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  10. "I noticed the pivot cups were UBER squeaky, so I put a thin layer of vegetable oil in the cups and it stopped the squeaking completely! :)" good idea brad... I solve the problem with some bones speed cream (works also fine) =)

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  11. I have a deck 7.75

    I can put them one Destructo 137mm? is good or too big ?

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    Replies
    1. The Destructo 5.25 or 5.0 would both fit fine on a 7.75" deck. 137mm in Destructo trucks is a 5.25.

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  12. hows the grinding ? do they hang up ?

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    Replies
    1. The Destructos do not hang up. The grinding is very smooth.

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  13. I using deck size 8.625. What size should I use? The 6.25 or the 5.75??

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    Replies
    1. If you like your wheels tucked under the deck, then skate the 5.75. If you like to see your wheels a little bit, the 6.25.
      Alternatively, if you think you'll skate a bigger deck in the future, get the 6.25. Smaller deck, 5.75.
      Or, if you skate skinny wheels, try the 6.25. Wide wheels, 5.75.
      Also, check out the Permalink to truck weights and measures table in the upper right on every page on my blog - there are all the technical detail of many trucks. New trucks are being measured and added all the time.
      I myself would go with the 6.25 Destructo on an 8.625 deck, then skate skinny wheels with it. More grinding area and same great performance.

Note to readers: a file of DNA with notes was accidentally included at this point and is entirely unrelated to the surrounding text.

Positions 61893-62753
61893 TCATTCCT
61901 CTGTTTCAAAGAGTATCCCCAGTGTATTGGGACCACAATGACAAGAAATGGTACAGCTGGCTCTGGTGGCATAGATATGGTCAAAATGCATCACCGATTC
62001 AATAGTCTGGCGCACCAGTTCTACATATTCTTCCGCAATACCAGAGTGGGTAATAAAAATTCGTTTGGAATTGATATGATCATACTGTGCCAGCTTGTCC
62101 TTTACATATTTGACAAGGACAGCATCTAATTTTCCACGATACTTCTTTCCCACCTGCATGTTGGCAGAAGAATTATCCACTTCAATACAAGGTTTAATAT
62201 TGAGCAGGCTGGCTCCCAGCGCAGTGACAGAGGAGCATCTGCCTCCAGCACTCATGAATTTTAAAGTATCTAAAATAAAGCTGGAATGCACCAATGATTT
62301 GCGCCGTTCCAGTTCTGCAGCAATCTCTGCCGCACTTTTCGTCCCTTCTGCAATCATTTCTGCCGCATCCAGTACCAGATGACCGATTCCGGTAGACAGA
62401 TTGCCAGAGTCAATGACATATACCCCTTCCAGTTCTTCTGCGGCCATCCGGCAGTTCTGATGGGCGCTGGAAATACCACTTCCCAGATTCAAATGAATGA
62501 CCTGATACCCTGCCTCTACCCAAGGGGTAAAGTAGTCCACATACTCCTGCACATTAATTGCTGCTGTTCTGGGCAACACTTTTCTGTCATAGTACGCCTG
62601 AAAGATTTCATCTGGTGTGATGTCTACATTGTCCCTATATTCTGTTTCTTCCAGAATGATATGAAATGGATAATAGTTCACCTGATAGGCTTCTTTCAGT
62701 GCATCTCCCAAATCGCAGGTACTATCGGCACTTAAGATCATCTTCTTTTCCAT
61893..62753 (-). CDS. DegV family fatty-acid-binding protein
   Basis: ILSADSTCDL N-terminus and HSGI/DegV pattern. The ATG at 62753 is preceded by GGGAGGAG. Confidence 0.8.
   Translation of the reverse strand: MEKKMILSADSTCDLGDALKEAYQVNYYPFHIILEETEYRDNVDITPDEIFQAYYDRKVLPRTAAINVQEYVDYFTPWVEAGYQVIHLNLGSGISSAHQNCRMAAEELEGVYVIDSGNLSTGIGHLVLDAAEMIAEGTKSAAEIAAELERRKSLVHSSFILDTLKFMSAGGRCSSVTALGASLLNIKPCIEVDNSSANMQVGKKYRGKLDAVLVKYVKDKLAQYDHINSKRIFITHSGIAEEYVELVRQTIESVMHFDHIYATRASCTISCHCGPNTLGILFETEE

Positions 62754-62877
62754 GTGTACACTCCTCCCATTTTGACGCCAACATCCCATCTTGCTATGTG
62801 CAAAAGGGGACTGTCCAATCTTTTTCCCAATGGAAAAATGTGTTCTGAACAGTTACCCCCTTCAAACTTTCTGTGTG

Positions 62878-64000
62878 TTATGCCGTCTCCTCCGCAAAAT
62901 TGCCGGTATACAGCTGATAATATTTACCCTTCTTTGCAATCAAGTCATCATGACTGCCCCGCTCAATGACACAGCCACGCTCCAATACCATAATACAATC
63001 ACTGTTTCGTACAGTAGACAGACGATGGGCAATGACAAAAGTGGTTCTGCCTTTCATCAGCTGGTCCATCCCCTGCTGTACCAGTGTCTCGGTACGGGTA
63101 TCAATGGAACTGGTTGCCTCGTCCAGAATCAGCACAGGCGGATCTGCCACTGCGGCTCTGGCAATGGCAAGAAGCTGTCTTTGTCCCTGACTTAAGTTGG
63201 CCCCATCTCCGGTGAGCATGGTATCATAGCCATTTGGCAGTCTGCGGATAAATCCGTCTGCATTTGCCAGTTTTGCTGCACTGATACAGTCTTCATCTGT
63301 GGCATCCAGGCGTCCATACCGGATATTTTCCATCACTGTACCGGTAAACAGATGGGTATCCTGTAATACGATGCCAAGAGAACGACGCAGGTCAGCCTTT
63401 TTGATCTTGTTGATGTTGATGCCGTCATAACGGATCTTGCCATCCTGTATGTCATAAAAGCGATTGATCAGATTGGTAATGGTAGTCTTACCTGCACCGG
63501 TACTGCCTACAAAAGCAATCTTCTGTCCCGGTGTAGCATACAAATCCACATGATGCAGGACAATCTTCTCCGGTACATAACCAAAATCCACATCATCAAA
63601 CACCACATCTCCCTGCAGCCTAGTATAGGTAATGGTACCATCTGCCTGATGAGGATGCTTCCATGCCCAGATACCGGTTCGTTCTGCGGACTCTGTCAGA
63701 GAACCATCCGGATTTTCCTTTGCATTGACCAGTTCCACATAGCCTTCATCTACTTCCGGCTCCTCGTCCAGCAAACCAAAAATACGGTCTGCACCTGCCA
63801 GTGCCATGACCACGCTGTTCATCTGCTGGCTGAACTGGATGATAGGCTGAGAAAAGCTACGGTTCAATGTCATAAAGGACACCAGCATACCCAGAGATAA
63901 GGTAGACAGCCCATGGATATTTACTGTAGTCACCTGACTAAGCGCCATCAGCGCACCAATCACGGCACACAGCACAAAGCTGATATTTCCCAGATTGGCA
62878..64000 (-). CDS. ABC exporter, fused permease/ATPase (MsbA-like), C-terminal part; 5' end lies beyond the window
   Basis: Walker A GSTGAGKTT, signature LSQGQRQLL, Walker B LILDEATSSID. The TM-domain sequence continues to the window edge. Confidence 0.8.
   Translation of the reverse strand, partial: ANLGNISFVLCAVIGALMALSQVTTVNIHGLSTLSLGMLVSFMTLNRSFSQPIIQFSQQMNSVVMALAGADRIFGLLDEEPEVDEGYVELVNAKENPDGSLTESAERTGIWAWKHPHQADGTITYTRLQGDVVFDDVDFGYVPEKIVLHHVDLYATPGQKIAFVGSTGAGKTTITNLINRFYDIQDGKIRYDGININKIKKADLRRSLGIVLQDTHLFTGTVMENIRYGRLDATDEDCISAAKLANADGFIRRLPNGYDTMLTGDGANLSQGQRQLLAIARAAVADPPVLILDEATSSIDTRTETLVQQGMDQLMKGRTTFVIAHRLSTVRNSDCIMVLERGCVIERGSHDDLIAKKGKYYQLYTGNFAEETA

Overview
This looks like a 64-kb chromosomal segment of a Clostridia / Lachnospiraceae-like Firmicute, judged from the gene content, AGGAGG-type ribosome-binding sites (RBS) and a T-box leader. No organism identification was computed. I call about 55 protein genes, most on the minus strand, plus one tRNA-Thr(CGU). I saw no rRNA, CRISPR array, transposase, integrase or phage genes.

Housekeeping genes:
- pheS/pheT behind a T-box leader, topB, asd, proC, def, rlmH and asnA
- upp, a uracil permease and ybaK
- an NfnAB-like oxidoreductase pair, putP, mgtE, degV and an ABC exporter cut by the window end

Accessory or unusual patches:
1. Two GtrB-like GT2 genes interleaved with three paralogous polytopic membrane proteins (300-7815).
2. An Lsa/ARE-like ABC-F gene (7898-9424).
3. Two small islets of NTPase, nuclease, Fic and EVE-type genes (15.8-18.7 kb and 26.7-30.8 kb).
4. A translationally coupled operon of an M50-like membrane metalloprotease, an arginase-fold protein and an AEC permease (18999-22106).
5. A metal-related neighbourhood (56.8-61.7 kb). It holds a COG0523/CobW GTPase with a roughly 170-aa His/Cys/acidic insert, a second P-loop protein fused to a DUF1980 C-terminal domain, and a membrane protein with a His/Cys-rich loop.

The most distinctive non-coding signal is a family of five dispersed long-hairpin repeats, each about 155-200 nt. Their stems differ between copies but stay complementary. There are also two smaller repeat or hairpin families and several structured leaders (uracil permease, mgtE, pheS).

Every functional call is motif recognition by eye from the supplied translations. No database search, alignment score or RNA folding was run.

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    2. Thanks for the tips man. Really appreciated it.

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    3. Just to clarify trucks size between indy and destructo.
      Indys 169 is same as destructo 6.25?
      Indys 159 " " " destructo 5.75?
      Correct me if i am wrong.
      My current set up now is Jart Pool deck 8.625,indys 169,RatBones 60mm SpF.
      Mainly skate on pool and mini half pipes.

      My height is 1,75
      Weight 80kg
      Feet size is Us9 (Asian has small feet)

      What do you think?

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    4. Yes, Indy 169 is the same size as Destructo 6.25
      Destructo 5.75 is about the same size as Independent 149.
      Destructo doesn't have a 159 sized truck.

      The Jart Pool deck looks pretty awesome. The Destructo 6.25 trucks will be very nice to you on the mini ramp, more so than the Indy trucks because the Destructos are lighter and lower. In the pool, you'll find the Destructo 6.25 trucks won't turn as quickly as the Independents, but they will still turn and carve deeply.

      With 60mm wheels, you'll need to use risers with the Destructo 6.25: 1/8" more riser than whatever you're using with your Independent 169s. If you use one 1/8" riser now, you'll have to use two 1/8" risers with the Destructos. I would imagine you'd be pretty comfortable with 1/4" risers with either Independents or Destructos, the Destructos will just be a little lower than the Indys.

      That said, I rode my Destructo 6.25s with no risers and 57mm wheels and had no problems with wheelbite. If I were using 60mm wheels, I myself would ride one 1/8" riser on the Destructos. I do ride 60mm wheels with my Independent 159s now, and I don't use any riser.

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  14. Hi, what wheels/sizes/duro do you recommend for playing mini ramps? I using BONES SPF, i finds it slippery at some point.
    Thks man.

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    Replies
    1. In my experiences, Bones SPF is best for smooth concrete and not much else.
      I find most mini ramps to be dusty and slippery, so I use 95a or 98a durometer wheels. My favorite mini ramp wheels are Satori 98a wheels, which can even handle damp mini-ramps without slipping around.
      As for size, that is all preference. You don't need to skate huge wheels for mini ramp to keep your speed up, so whatever size you skate on street should be okay for mini ramp. I prefer 52mm Satori Linked Logo 98a wheels for mini ramps.

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    2. Thanks again for the tips again!
      I like to share a web page to you, me and a few old skool skaters here in singapore are putting up petition to our government to build us a indoor extreme facilities for extreme sports. I hoped you can sign up to help us. Even Jamie Thomas is Tweeting abt us. Spread the news for us. Thks

      http://www.change.org/petitions/i-support-local-build-a-world-class-sheltered-extreme-sports-facility